In fact, the twitch properties of fast-twitch fibres are greatly faster than the slow type I fibres, so a trainee with predominantly slow-twitch muscle fibers is at a great disadvantage when the goal is to improve the rate of force development. For this reason, the use of fast training methods becomes much more important when trying to increase the recruitment of high threshold motor units.

Understanding that to a certain extent, maximal strength is a positive determinant of speed, as a coach the training program needs to use methods and techniques that will enable the lifter to progressively improve the rate of force development. At this point, the goal of the training program is to teach the nervous system to exert high levels of forces at an improved speed.

There are multiple methods and techniques that can be used to improve speed-strength. I like to define dynamic training methods as evolving through a continuum. With weight training exercises, the intensity continuum ranges anywhere from 30% to 70% of 1RM while plyometric methods can implement loads varying from 0% (bodyweight) to 30% of 1RM.

The velocity of the movement will be inversely correlated to the intensity level. There are techniques that require higher loads and less speed while others have greater needs for speed and less for a load.

The simplest way to improve power is by forcing the acceleration of a load via compensatory acceleration to create near-maximal tension. As the force demand diminishes from the start of the movement to full extension, it is advisable to compensate by creating added tension over the course of the concentric contraction by increasing barbell velocity.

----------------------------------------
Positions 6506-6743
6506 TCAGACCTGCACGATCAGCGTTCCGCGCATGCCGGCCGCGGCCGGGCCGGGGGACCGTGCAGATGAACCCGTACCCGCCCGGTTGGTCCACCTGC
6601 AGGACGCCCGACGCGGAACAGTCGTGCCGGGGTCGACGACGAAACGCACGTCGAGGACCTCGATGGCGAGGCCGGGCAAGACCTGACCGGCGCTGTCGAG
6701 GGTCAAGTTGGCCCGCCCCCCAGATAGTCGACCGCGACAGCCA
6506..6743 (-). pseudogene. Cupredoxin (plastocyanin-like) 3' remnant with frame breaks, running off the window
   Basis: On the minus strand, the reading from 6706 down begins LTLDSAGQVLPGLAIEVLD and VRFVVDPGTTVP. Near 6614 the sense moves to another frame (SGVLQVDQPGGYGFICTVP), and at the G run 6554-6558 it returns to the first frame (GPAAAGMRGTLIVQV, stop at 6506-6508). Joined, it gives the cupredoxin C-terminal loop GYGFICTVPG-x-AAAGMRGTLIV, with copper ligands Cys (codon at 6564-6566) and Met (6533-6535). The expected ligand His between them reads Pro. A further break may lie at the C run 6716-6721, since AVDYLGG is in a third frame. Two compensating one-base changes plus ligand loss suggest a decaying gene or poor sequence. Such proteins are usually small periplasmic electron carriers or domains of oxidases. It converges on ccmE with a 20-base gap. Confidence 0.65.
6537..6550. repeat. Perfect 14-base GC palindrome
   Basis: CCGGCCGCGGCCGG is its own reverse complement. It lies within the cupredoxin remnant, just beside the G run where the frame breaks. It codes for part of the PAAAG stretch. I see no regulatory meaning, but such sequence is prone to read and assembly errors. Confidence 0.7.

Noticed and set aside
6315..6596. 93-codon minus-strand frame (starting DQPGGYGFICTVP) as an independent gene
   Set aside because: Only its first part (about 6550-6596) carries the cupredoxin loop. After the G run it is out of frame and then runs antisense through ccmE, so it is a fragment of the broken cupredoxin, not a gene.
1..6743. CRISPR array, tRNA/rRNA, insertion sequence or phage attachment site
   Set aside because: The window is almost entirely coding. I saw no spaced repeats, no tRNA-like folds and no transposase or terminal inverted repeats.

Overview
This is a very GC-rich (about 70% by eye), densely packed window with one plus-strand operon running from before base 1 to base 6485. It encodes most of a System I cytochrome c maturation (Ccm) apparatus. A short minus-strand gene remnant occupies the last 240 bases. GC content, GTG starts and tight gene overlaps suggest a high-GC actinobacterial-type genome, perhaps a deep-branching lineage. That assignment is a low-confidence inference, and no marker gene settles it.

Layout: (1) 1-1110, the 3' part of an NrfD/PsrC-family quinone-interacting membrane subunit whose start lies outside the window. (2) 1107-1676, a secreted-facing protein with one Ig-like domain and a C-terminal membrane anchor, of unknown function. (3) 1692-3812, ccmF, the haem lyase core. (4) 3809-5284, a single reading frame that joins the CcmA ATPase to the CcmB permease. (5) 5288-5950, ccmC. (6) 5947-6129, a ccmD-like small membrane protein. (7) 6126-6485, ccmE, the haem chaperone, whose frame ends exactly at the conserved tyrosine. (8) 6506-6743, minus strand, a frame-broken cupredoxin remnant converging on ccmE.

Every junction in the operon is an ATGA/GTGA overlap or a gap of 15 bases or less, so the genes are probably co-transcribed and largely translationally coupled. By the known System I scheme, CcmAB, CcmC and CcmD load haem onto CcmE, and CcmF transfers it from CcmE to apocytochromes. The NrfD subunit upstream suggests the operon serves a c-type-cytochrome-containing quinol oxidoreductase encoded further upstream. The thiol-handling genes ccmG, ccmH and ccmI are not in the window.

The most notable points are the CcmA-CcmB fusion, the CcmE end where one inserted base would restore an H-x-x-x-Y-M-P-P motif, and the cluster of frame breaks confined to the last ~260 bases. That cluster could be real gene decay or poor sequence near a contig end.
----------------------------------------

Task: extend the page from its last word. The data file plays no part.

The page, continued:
Intended maximal concentric acceleration can go a long way in increasing force output and recruitment of high threshold motor units, but at a certain point, the intent to accelerate is not enough and actual bar speed becomes necessary to the training process.

One system that I like to create a compensatory acceleration of the ascending strength curve movements is the use of barbell implements. The most commonly used implements are resistance bands and chains. When these implements are applied correctly they can make a substantial difference in your quest to develop power.

For the purpose of this article, I would like to illustrate how to optimize the implementation of resistance bands to increase the rate of force development.

The common mistake that most trainees make when using resistance bands is too much barbell load. For example, if a lifters 6RM is 330 lbs on the squat and the trainee decides to add light-tension resistance bands to the barbell for 5 sets of 6 reps at 330 lbs, the 6 reps will be performed at a very slow speed since the weight is a maximum RM load.

While this method might be useful to elicit a hypertrophy response because of the exposure to longer time under tension, the slower velocities detract from the training effect from compensatory acceleration.

An alternative to using bands for power output is to start with a barbell load between 50% to 70% of 1RM for sets between 4 to 8 repetitions with a tempo of 2-0-X-0. Over time you will progress by increasing band tension.

Here is an example of how to periodize band use over multiple exposures:

  • 50% of 1RM for 8 reps with light-tension bands
  • 60% of 1RM for 6 reps with light-tension bands
  • 70% of 1RM for 4 reps with light-tension bands